In the post-Covid world, raising kids and parenting them has been the most difficult and exhausting task, especially when the little ones bring up horrific subjects during bedtime conversations. As a parent of two, I think it is imperative to put things in perspective. I find it extremely impossible to put into words violence, racism, grief, intolerance, drugs, sexual abuse, divorce and other heavy topics – or anything that makes them acutely aware of any changes around them, which may be new or anything that has ceased to be. In this digital age, our children are being constantly bombarded with lots of information and serious stories. Addressing these issues in a world full of unprecedented times with people experiencing problems that they never have had to face can be less-than-ideal.
I came across a recent release, Unparenting: Sharing Awkward Truths with Curious Kids, authored by Reema Ahmad, which seemed to have sparked my interest. Ahmad began her career as a child sexual abuse awareness educator and went on to specialize as a sexuality educator. She then co-founded Candidly, a forum to explore issues of gender, sexuality and media in 2017.
As a confused, unprepared parent herself, Reema has relayed her experiences as a single mother of a son, who has endless questions about anything and everything, with brutal honesty. The awkward conversations, the innocent hope, and unnecessary bitterness, the book has it all in broad perspective. It explains how to talk to kids about the most difficult and pressing issues. Of course there no one ‘right’ way to deal with your kids. But this book will tell you how to meet these challenges head-on and have the difficult conversations that you have been dreading. This will not only make your kids feel safer but they will grow into critical thinkers and it will also help to strengthen the bond.
The chapters on bullying, single parents and mental health were some of my favourites. It shows that although most of the journey as parents is about conversing with children, we don’t need to be, and we cannot always treat them as friends and confidants. But what we must do is always try to answer their questions and ease their worries by sharing thoughts with appropriate truths. This may not quench their natural curiosity but it will provide some clarity as they learn to observe and absorb. Yes, parents falter. They worry. They don’t know if they are right. But as parents, and subsequently as individuals, they are erring, and evolving, and becoming.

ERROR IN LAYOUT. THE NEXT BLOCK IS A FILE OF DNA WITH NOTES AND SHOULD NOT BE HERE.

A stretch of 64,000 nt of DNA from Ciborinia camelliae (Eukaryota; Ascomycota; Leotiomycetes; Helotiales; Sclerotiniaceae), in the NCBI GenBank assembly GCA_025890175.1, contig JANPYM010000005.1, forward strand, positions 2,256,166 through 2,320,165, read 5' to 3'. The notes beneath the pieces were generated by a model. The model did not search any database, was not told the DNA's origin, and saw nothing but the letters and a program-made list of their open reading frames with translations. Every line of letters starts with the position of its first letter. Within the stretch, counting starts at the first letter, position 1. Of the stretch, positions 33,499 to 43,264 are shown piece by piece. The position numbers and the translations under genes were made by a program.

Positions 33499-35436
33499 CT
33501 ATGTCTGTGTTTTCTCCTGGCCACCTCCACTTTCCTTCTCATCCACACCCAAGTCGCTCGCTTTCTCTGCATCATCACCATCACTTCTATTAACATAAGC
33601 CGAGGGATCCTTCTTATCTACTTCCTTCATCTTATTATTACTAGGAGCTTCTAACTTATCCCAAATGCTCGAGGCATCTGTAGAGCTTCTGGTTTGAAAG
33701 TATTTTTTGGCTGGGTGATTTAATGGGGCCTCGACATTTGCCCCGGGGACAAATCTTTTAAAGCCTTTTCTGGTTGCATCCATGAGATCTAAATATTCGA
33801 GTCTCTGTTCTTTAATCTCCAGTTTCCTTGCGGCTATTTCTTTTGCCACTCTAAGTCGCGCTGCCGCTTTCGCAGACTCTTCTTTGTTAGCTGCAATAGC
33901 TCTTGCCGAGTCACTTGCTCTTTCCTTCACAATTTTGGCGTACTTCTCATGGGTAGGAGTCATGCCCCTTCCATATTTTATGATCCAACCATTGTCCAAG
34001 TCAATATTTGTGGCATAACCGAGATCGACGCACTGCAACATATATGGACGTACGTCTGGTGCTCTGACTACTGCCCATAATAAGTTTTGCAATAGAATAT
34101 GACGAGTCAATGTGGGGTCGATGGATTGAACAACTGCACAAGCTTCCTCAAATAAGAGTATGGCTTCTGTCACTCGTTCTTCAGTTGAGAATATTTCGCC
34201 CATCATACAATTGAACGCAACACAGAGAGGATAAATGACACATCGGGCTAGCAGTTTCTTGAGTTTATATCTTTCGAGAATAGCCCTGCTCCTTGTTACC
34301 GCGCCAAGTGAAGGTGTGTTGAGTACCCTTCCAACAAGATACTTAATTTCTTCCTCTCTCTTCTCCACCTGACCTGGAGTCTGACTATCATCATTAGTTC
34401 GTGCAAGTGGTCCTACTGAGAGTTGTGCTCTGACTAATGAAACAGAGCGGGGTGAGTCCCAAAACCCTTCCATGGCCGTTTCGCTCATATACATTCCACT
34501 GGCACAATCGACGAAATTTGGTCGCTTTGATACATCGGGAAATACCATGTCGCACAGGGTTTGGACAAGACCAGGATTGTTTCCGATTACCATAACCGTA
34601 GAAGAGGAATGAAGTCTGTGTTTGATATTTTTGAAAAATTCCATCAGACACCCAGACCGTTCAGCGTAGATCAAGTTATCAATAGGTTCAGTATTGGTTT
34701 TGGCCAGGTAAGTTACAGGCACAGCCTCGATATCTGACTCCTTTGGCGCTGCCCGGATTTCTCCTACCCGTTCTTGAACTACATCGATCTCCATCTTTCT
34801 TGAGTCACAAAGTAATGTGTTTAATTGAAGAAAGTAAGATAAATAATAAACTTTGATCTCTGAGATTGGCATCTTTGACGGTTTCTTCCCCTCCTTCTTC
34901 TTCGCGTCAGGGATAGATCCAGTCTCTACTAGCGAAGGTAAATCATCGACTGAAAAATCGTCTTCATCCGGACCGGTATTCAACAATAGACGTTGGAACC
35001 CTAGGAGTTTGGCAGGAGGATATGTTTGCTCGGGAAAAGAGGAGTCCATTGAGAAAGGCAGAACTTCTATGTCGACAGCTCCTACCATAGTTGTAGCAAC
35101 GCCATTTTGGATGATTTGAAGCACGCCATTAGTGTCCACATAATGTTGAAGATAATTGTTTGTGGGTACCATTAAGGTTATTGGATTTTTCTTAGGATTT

It is important to note that the book also encompasses topics that are unspoken and unthinkable for societies like Pakistan that is riddled with stigmas and taboos. Talking about the challenges she faced while writing the book, Ahmad reminisces, “One of the biggest challenges while writing this book was to realise how flawed I am as a parent. Especially during the pandemic, when everything fell apart, I felt awful about myself as a mother. I still do. It made me question myself so much. I also honestly didn’t think I had any skill as a writer. Everything I wrote felt like rubbish to me. Writing this book has been one huge exercise in realising how less I think of myself.”
She mentioned that her journey towards writing this book was endless. “I signed the book in December 2017 and finished it in March 2022. I didn’t write at all for close to two years in the middle. But the making of everything in the book is lifelong, I suppose. All of it comes from my lived experience as a child or as mother.”
This brings us to another dilemma: the unspoken issues of parenting. Talking about the importance of the chapters ‘Body Safety and Abuse Awareness’ and ‘Bodily Curiosity and Discovery’, Reema discourses, “We enter puberty and teenage, not knowing much about our bodies. And that lack of awareness can be so dangerous. At least it was for me. I faced sexual abuse as a child and married the first man I experienced desire for, not knowing how abusive that relationship was. There was no dialogue around these things for me. It led to so much pain. Part of why I wrote this book was for that – I want parents to be able to tell their children about their bodies, how to keep them safe, how to recognise abuse and toxicity, how to know the difference between desire and love or at least to know enough to wait till they’re older. When I became a mum, I didn’t want my son to suffer. I think I can say that for all children.”
Although authored by a single parent, the book does not only address them. The way all parents steer their interactions and distinctive challenges does have an impact on their children, and pretty much paves the path for their journey as human beings. It is the go-to read for all parents and it only made me wish that this book had released sooner, at least before I had become a parent. It prepares you for a lot, and not in a preachy way!